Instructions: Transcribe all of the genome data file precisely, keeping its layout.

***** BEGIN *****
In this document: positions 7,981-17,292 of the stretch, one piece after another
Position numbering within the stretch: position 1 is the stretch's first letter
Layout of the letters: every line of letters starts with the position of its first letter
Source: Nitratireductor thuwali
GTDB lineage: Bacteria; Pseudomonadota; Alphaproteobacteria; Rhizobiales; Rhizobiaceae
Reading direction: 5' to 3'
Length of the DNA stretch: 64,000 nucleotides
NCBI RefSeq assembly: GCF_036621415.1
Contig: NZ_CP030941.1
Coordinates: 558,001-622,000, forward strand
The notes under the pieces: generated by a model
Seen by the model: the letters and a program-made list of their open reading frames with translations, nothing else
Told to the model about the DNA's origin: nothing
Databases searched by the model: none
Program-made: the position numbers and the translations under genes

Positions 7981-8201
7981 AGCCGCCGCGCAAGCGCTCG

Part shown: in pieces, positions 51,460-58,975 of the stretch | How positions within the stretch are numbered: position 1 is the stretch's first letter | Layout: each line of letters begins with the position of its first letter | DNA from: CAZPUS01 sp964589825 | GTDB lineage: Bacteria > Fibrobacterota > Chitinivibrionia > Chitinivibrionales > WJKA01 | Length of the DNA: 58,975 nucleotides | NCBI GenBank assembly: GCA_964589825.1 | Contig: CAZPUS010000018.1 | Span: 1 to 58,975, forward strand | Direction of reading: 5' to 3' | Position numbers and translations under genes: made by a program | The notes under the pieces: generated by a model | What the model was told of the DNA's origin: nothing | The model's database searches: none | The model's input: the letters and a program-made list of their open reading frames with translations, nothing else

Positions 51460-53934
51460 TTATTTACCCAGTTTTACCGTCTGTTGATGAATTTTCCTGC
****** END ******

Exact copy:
In this document: positions 7,981-17,292 of the stretch, one piece after another
Position numbering within the stretch: position 1 is the stretch's first letter
Layout of the letters: every line of letters starts with the position of its first letter
Source: Nitratireductor thuwali
GTDB lineage: Bacteria; Pseudomonadota; Alphaproteobacteria; Rhizobiales; Rhizobiaceae
Reading direction: 5' to 3'
Length of the DNA stretch: 64,000 nucleotides
NCBI RefSeq assembly: GCF_036621415.1
Contig: NZ_CP030941.1
Coordinates: 558,001-622,000, forward strand
The notes under the pieces: generated by a model
Seen by the model: the letters and a program-made list of their open reading frames with translations, nothing else
Told to the model about the DNA's origin: nothing
Databases searched by the model: none
Program-made: the position numbers and the translations under genes

Positions 7981-8201
7981 AGCCGCCGCGCAAGCGCTCG

Part shown: in pieces, positions 51,460-58,975 of the stretch | How positions within the stretch are numbered: position 1 is the stretch's first letter | Layout: each line of letters begins with the position of its first letter | DNA from: CAZPUS01 sp964589825 | GTDB lineage: Bacteria > Fibrobacterota > Chitinivibrionia > Chitinivibrionales > WJKA01 | Length of the DNA: 58,975 nucleotides | NCBI GenBank assembly: GCA_964589825.1 | Contig: CAZPUS010000018.1 | Span: 1 to 58,975, forward strand | Direction of reading: 5' to 3' | Position numbers and translations under genes: made by a program | The notes under the pieces: generated by a model | What the model was told of the DNA's origin: nothing | The model's database searches: none | The model's input: the letters and a program-made list of their open reading frames with translations, nothing else

Positions 51460-53934
51460 TTATTTACCCAGTTTTACCGTCTGTTGATGAATTTTCCTGC